■ Select a three-month block in which you wish to be tested (e.g.,


■ Attach a passport-type photo to your completed application form.

■ Complete a Certification of Identification and Authorization Form. This

must be signed by an official at your medical school (e.g., the registrar’s office)

to verify your identity. This is a new form and is valid for five years, allowing

you to use only your USMLE identification number for future


■ Send your certified application form to the NMBE for processing. (Applications

may be submitted more than six months before the test date, but

examinees will not receive their scheduling permits until six months prior

to the eligibility period.)

■ The NBME will process your application within four to six weeks and will

send you a fluorescent orange slip of paper that will serve as your scheduling


■ Once you have received your orange scheduling permit, decide when and

where you would like to take the exam. For a list of Prometric locations

nearest you, visit

Keyboard shortcuts:

A–E—Letter choices.

Enter or Spacebar—Move to

next question.

Esc—Exit pop-up Lab and

Exhibit windows.

Alt-T—Countdown timers

for current session and

overall test.



■ Call Prometric’s toll-free number or visit to arrange a

time to take the exam.

■ The Step 2 CK is offered on a year-round basis except for the first two

weeks in January. For the most up-to-date information on available testing

days at your preferred testing location, refer to

Your orange scheduling permit will contain the following important information:

■ Your USMLE identification number

■ The eligibility period in which you may take the exam

■ Your “scheduling number,” which you will need to make your exam appointment

with Prometric

■ Your candidate identification number, or CIN, which you must enter at

your Prometric workstation in order to access the exam

Prometric has no access to the codes and will not be able to supply these

numbers. Do not lose your permit! You will not be allowed to take the Step 2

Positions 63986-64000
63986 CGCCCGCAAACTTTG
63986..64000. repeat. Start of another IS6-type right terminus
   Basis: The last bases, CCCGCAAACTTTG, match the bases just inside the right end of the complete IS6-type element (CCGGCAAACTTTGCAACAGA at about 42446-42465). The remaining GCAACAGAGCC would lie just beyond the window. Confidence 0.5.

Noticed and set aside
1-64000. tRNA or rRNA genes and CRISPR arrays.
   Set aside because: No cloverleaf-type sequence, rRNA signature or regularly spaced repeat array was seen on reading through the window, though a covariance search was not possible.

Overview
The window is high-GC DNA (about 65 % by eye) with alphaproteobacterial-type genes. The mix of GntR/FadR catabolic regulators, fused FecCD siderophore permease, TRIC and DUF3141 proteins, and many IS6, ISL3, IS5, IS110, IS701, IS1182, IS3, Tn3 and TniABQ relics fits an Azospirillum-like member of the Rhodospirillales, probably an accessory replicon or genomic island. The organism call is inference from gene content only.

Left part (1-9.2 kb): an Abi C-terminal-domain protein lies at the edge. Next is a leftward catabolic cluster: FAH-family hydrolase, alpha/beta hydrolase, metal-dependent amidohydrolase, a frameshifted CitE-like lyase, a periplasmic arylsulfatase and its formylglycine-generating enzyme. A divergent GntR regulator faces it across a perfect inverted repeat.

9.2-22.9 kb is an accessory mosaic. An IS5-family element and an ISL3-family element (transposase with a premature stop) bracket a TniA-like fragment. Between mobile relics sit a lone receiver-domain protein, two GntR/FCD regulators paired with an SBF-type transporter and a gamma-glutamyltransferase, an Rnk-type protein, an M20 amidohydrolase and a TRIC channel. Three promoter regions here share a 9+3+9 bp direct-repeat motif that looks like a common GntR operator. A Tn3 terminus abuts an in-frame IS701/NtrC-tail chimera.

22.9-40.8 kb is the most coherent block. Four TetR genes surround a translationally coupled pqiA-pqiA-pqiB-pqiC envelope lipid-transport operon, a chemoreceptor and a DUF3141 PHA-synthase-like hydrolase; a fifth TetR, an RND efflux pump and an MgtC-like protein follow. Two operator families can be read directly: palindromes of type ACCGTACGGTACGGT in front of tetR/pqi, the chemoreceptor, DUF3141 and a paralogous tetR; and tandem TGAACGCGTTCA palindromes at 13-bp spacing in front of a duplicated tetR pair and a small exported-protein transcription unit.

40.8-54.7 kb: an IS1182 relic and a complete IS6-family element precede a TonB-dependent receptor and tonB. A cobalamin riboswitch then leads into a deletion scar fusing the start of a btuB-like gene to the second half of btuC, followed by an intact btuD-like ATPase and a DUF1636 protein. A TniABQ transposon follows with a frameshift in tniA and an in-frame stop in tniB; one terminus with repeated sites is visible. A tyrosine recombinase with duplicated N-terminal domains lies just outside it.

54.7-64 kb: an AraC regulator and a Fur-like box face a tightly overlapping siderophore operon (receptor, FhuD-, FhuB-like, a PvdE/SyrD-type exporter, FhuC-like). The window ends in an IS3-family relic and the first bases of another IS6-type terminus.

CK unless you present your permit along with an unexpired, governmentissued

photo identification that contains your signature (e.g., driver’s license,

passport). Make sure the name on your photo ID exactly matches the name

that appears on your scheduling permit.

What If I Need to Reschedule the Exam?

You can change your date and/or center within your three-month period without

charge by contacting Prometric. If space is available, you may reschedule

up to five days before your test date. If you need to reschedule outside your

initial three-month period, you can apply for a single three-month extension

(e.g., April/May/June can be extended through July/August/September) after

your eligibility period has begun (visit for more information).

This extension currently costs $50. For other rescheduling needs, you must

submit a new application along with another application fee.

What About Time?

Time is of special interest on the CBT exam. Here is a breakdown of the

exam schedule:

Tutorial 15 minutes

60-minute question blocks (46 questions per block) 8 hours

Break time (includes time for lunch) 45 minutes

Total test time 9 hours

The computer will keep track of how much time has elapsed during the

exam. However, the computer will show you only how much time you have

remaining in a given block. Therefore, it is up to you to determine if you are

pacing yourself properly.

The computer will not warn you if you are spending more than the 45

minutes allotted for break time. However, you can elect not to use all of your

break time, or you can gain extra break time either by skipping the tutorial or

by finishing a block ahead of the allotted time.

Because the exam is

scheduled on a “first-come,

first-served” basis, you should

be sure to call Prometric as

soon as you receive your

scheduling permit!